Egyptian President Abdel Fattah al-Sisi (R) meets with visiting UN Secretary-General Antonio Guterres in Cairo, Egypt, on Feb. 15, 2017. Egyptian president and visiting United Nations chief vowed here Wednesday to continue cooperation and solve regional problems. Xinhua/SIPA USA/Press Association Images. All rights reserved.Closing its 36th session on September 29, 2017, the Human Rights Council (HRC) adopted a resolution strongly condemning acts of intimidation and reprisals against those who cooperate with the United Nations. Among the 19 states that abstained from the resolution were Egypt, Qatar, Saudi Arabia and the United Arab Emirates.
This resolution followed the presentation of a report to the HRC on September 20, in which UN Secretary-General (UNSG) António Guterres cited 29 countries where individuals have been subjected to reprisals for reporting human rights violations to UN mechanisms. No less than a third of these countries are in the Middle East and North Africa (MENA) region.
Over the past year, human rights defenders in Algeria, Bahrain, Egypt, Israel, Mauritania, Morocco, Oman, Saudi Arabia, Sudan and the United Arab Emirates faced reprisals for daring to speak up at the UN level against their government’s abuses. They suffered from various forms of reprisals, ranging from asset freezes and travel bans to arbitrary arrest and detention, enforced disappearance, and in some cases, torture.
Secretary-General’s report on the issue of reprisals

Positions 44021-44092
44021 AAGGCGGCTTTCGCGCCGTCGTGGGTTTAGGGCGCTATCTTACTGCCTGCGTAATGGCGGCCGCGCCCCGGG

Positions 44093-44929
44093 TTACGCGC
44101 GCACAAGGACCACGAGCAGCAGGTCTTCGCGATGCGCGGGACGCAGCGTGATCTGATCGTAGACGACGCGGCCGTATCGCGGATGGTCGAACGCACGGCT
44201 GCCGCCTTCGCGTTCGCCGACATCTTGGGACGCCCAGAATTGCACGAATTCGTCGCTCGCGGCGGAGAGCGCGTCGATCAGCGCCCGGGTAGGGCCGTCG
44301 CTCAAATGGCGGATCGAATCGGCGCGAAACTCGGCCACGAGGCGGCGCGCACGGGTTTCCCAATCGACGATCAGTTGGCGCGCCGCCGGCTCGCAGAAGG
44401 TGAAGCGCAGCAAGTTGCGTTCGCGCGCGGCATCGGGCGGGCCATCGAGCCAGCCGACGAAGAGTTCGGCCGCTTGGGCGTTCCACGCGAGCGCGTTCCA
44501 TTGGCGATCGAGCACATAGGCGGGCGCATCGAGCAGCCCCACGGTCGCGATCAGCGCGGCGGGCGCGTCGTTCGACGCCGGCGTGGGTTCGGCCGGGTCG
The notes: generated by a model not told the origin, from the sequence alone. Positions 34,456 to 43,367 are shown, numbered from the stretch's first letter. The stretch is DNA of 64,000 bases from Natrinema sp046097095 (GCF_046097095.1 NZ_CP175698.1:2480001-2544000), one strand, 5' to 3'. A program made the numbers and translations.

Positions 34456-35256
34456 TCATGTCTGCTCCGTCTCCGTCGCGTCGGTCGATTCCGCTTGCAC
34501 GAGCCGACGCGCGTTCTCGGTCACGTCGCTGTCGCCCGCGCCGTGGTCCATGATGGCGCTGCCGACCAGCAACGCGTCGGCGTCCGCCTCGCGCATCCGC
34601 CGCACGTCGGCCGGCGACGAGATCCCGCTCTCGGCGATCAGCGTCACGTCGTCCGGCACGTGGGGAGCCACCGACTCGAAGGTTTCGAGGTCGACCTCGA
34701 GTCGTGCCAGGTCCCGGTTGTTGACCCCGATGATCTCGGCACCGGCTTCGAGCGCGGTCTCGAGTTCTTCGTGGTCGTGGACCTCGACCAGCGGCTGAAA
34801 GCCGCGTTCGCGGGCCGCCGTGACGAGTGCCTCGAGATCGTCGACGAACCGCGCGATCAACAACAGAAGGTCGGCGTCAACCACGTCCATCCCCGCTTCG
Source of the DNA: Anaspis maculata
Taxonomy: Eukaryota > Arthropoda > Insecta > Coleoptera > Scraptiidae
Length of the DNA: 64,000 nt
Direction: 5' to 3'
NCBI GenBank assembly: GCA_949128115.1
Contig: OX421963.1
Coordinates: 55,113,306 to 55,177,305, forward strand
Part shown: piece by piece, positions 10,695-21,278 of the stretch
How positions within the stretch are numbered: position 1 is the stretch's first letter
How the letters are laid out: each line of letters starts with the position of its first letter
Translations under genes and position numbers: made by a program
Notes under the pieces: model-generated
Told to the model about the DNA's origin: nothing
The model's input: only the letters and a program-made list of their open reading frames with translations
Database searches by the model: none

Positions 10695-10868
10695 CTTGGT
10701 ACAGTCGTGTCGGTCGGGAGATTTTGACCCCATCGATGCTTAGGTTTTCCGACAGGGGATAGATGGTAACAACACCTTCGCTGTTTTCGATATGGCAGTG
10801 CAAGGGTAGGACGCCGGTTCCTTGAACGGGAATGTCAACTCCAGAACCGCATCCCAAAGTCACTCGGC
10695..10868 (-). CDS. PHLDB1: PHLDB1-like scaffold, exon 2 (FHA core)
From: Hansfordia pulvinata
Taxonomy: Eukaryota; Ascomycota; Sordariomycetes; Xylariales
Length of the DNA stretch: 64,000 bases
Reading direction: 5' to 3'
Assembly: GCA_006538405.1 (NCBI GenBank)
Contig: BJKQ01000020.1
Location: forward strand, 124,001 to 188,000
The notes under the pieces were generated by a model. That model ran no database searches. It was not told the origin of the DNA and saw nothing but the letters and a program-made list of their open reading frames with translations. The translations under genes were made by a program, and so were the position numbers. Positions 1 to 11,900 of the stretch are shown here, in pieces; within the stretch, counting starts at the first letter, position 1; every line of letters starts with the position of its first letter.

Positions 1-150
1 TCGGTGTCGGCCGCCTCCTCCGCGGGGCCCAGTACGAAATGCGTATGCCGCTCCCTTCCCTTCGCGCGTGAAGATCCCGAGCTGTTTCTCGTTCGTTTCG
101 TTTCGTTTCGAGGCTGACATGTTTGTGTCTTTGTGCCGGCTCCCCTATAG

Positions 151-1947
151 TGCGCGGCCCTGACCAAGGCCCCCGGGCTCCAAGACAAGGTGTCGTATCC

The UNSG report was presented to the Human Rights Council in Geneva on September 20, 2017 by UN Assistant Secretary-General for Human Rights Andrew Gilmour, who was appointed by Ban Ki-moon last year to tackle the pressing issue of reprisals.
While the UNSG has reported on this issue annually since 2010, the most recent report features more cases than ever before, reflecting an unprecedented crackdown by states on human rights defenders they accuse of “spreading false information” to UN bodies.
“There is something grotesque and entirely contrary to the Charter and spirit of the United Nations, but particularly this Council, that people get punished through intimidation and reprisals for cooperating with the UN on human rights,” Gilmour said while presenting the report to the HRC.
It is particularly disturbing that of the ten MENA countries, three - Egypt, Saudi Arabia and the UAE - are themselves members of the HRC, a body supposedly responsible for “strengthening the promotion and protection of human rights around the globe.” It is absurd that these governments punish those who cooperate with UN protection mechanisms established by the council of which they currently hold membership.
Reprisals in North Africa: Egypt
During his speech before the HRC, Gilmour highlighted the case of Ebrahim Metwally, an Egyptian lawyer arrested at Cairo International Airport on September 10 while en route to Geneva to meet with the UN Working Group on Enforced or Involuntary Disappearances (WGEID).
Metwally was charged with “spreading lies” and “conspiracy with foreign entities, including the Working Group on Enforced or Involuntary Disappearances.” The UN letter of invitation was included in the evidence held against him.